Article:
The pandemic summer of 2020 found me working with the Sierpinski gasket (SG) and its "spectral appearance". The information I was in looking for did not seem to be available first hand and I realized that there are still some gaps in our understanding of its structure. Out of the wish to delve into the spectral picture (eigenvalues and eigenfunctions) of SG the Undergraduate Fractals Research Team was launched in Fall 2020. Currently it is partially supported by an NSF grant.
During the academic year 2020-2021, the founding members Amy, Jessica, Angelica and Xochitl started coding an approximating fractal calculator and investigating several striking spectral features of SG. Their findings have laid the groundwork for a series of exciting projects ahead!
In this academic year 2021-2022, Jules, Catherine, Veronica and Emily continue these investigations and we look forward to posting you about new developments!
The spectrum of the Sierpinski gasket was described by Fukushima and Shima in a genealogical way that one can implement in a computer program. Later on, Kigami, Strichartz and many other authors made also possible to provide algorithms to construct eigenfunctions.
As a music chord is composed of different notes played unison, most signals that reach us - sounds, biomolecules, electromagnetic waves or stock prices - may be expressed as the composition of more basic components. These components can be classified by different frequencies and the more complex the signal, the more frequencies are involved in its composition. At the same time, we can build signals by adding as many elements from different frequencies as we wish.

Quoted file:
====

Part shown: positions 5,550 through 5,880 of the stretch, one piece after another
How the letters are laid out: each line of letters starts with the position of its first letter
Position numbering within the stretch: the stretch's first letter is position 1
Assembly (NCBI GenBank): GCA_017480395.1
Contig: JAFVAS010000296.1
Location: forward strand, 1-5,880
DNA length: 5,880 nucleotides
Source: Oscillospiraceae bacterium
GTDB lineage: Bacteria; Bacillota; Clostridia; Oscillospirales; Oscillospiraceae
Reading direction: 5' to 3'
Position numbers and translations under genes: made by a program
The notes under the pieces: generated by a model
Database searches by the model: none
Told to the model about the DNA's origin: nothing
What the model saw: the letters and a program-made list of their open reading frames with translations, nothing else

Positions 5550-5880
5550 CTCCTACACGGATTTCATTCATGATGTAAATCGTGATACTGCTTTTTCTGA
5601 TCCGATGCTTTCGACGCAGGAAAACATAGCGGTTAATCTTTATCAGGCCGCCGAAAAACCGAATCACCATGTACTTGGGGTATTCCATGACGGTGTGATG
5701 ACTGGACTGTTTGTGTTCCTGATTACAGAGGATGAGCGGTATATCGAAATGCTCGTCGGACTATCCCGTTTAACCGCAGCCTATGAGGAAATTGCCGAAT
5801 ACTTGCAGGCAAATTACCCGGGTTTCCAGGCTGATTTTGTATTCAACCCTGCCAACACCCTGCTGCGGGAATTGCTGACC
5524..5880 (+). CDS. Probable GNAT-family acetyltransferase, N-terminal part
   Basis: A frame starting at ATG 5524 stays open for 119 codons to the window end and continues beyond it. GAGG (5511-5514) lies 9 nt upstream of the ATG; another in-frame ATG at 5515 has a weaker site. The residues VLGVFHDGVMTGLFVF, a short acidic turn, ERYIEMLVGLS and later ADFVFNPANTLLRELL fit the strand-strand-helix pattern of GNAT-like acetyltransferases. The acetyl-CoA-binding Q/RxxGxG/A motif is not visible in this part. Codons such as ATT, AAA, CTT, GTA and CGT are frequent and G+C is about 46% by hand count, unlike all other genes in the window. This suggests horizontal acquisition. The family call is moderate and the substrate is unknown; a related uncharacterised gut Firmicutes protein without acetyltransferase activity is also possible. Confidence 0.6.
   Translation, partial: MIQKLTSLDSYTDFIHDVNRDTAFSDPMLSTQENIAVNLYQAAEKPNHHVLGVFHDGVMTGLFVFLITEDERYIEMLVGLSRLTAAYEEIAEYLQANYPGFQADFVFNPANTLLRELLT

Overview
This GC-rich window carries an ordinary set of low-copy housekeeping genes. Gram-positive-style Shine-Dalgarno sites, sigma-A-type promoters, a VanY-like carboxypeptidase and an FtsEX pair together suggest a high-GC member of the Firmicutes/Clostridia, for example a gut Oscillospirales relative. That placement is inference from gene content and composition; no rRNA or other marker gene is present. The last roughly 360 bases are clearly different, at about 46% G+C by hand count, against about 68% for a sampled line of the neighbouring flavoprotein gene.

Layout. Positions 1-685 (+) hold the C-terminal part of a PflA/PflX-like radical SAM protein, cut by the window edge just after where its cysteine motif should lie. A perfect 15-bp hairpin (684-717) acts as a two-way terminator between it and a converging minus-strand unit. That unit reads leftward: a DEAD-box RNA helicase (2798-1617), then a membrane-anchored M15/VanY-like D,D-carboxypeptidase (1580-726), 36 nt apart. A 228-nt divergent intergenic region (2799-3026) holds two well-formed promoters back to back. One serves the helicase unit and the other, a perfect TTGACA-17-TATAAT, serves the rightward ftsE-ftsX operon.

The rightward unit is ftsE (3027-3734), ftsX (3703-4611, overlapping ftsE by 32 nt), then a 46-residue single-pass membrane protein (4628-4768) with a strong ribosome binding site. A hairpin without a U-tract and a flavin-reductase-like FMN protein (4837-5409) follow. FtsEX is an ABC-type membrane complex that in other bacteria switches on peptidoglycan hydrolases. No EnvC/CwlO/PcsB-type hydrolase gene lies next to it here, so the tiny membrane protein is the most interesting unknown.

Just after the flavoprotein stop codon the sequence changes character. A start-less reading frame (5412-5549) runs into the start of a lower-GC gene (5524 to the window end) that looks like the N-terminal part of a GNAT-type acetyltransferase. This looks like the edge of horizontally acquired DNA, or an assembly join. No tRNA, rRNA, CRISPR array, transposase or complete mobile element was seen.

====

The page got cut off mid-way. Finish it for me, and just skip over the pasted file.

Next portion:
In mathematical terms, signals are functions. Functions can also be decomposed into "more elementary" ones classified by their frequencies. A widely used type of "more elementary" are so-called eigenfunctions, which build what is classically called a Fourier basis. That basis provides what we could call the "spectral appearance" of the input. Because frequencies enjoy a basic structure, they can be quite useful, for instance to solve equations whose initial data can be described in terms of these frequencies.
While the classical theory of Fourier series can be applied to study many problems, it usually covers situations where the phenomenon subject of investigation - heat spread, wave propagation etc. - occurs in a rather “smooth” medium. If we are interested in solving these equations inside a highly porous material like a sponge, that standard Fourier basis is not available. One needs to work with a "spectral appearance" that fits the model.